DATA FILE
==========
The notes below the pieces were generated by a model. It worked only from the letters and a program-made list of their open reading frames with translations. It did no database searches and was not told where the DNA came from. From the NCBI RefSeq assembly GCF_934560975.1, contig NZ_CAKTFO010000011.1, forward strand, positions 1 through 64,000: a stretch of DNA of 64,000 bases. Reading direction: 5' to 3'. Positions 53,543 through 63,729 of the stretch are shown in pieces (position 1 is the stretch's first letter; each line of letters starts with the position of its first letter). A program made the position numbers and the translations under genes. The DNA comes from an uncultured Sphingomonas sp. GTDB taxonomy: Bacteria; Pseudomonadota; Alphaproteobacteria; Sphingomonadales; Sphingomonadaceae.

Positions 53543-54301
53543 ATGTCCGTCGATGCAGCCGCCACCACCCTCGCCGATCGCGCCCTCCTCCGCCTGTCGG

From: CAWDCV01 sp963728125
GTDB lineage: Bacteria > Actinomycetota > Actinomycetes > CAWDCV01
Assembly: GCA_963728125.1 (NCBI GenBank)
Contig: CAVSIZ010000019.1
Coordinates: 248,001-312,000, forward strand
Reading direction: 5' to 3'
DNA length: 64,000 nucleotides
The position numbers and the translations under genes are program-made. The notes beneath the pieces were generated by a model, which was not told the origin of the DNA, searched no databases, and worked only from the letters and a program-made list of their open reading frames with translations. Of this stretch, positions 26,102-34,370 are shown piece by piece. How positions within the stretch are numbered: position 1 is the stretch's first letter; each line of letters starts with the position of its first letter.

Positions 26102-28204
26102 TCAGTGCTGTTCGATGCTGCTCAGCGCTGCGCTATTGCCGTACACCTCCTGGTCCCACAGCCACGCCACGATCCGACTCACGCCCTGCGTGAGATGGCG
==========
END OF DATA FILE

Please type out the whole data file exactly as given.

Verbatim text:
The notes below the pieces were generated by a model. It worked only from the letters and a program-made list of their open reading frames with translations. It did no database searches and was not told where the DNA came from. From the NCBI RefSeq assembly GCF_934560975.1, contig NZ_CAKTFO010000011.1, forward strand, positions 1 through 64,000: a stretch of DNA of 64,000 bases. Reading direction: 5' to 3'. Positions 53,543 through 63,729 of the stretch are shown in pieces (position 1 is the stretch's first letter; each line of letters starts with the position of its first letter). A program made the position numbers and the translations under genes. The DNA comes from an uncultured Sphingomonas sp. GTDB taxonomy: Bacteria; Pseudomonadota; Alphaproteobacteria; Sphingomonadales; Sphingomonadaceae.

Positions 53543-54301
53543 ATGTCCGTCGATGCAGCCGCCACCACCCTCGCCGATCGCGCCCTCCTCCGCCTGTCGG

From: CAWDCV01 sp963728125
GTDB lineage: Bacteria > Actinomycetota > Actinomycetes > CAWDCV01
Assembly: GCA_963728125.1 (NCBI GenBank)
Contig: CAVSIZ010000019.1
Coordinates: 248,001-312,000, forward strand
Reading direction: 5' to 3'
DNA length: 64,000 nucleotides
The position numbers and the translations under genes are program-made. The notes beneath the pieces were generated by a model, which was not told the origin of the DNA, searched no databases, and worked only from the letters and a program-made list of their open reading frames with translations. Of this stretch, positions 26,102-34,370 are shown piece by piece. How positions within the stretch are numbered: position 1 is the stretch's first letter; each line of letters starts with the position of its first letter.

Positions 26102-28204
26102 TCAGTGCTGTTCGATGCTGCTCAGCGCTGCGCTATTGCCGTACACCTCCTGGTCCCACAGCCACGCCACGATCCGACTCACGCCCTGCGTGAGATGGCG